Bertha Coombs is a reporter for CNBC, covering financial markets, business news stories and health care throughout the business day. She is based at the Nasdaq Marketsite in Times Square.
Her health care coverage at CNBC has ranged from covering the implementation of the Affordable Care Act and the failed launch of the Obamacare health insurance exchanges, to how cancer researchers are using IBM's Watson to improve cancer care, and how doctors are using mobile technology to treat patients in their own homes. She also covered the devastation of Hurricane Katrina in New Orleans, the impact of the financial crisis of 2008, and reported on the oil markets from the floor of the New York Mercantile exchange.
Before joining CNBC, Coombs was a reporter and anchor for the pioneering online business network, Yahoo Finance Vision, and served as a freelance reporter for the former CNNfn financial network. Prior, she served as a reporter for ABC News One, and a substitute anchor for "World News Now" and "World News This Morning."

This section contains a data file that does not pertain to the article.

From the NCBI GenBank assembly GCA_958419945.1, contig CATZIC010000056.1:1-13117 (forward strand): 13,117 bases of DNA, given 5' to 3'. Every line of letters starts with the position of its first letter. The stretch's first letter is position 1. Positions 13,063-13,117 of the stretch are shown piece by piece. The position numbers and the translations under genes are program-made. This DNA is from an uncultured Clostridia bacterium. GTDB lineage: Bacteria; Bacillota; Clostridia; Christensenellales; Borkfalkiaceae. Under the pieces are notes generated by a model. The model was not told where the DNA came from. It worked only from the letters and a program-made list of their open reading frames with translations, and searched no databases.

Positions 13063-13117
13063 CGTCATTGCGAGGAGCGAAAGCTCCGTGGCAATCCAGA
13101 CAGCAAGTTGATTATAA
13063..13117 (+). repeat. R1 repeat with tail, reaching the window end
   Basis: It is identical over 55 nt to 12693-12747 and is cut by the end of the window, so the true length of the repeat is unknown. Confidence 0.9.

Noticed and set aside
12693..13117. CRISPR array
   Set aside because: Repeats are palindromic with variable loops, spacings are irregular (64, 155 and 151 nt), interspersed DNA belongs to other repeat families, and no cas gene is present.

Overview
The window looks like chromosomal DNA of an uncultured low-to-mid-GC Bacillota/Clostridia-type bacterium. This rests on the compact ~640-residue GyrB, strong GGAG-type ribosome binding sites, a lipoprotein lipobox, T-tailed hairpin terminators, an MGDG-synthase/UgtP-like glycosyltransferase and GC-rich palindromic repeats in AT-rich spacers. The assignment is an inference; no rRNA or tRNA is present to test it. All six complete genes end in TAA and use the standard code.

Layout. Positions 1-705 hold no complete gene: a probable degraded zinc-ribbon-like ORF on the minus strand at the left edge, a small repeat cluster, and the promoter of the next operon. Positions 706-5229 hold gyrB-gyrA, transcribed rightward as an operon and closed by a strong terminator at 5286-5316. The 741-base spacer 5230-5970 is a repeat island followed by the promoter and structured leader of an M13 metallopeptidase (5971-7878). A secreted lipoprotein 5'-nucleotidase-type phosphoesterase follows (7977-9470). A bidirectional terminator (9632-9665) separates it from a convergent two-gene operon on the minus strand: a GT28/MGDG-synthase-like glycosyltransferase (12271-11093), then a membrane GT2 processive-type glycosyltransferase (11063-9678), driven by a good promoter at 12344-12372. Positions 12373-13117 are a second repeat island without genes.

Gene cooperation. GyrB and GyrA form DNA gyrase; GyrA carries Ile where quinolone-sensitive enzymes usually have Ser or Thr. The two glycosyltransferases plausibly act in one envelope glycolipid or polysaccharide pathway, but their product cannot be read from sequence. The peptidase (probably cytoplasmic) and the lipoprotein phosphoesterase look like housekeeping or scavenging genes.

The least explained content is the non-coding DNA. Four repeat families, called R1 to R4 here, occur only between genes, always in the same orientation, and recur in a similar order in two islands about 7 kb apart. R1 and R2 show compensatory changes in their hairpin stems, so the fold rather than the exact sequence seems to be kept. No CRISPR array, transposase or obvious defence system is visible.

She began her career in general news, with previous reporting and anchoring positions at WABC-TV in New York, WPLG-TV in Miami and WFSB-TV in Hartford, Connecticut.
Coombs is a graduate of Yale University and was awarded the Leo Beranek Reporter Training Fellowship at WCVB-TV in Boston. Born in Havana, Cuba, she speaks fluent Spanish.
Follow Bertha Coombs on Twitter @BerthaCoombs
As health insurers approach the deadline to file individual health insurance plan rates, there are still plenty of moving parts.
House Speaker Paul Ryan incorrectly said that Iowa would have counties that lack an insurance provider on the Obamacare exchange.
Medica tells CNBC it intends to offer Obamacare health plans in both Nebraska and Iowa in 2018.
Oscar Health and Cleveland Clinic are teaming up on a new health plan in Ohio.
With just one week left for insurers to submit rate requests for 2018, it is unclear whether Obamacare subsidies will be funded.
CNBC's Bertha Coombs reports on the laggards of the Nasdaq just before the closing bell.
Large employers aren't looking to make big changes in worker health coverage next year.
PwC’s Barbara Gniewek says large employers aren’t planning any big surprises when it comes to health plans next year. The trend toward high deductible plans seems to be losing steam, not because of health reform in Washington, but because competitive health benefits are a must in a tight labor market.
Anthem pointed to continued "volatility" in the individual plan market.
CNBC's Bertha Coombs reports on Anthem exiting from Obamacare in Ohio in 2018.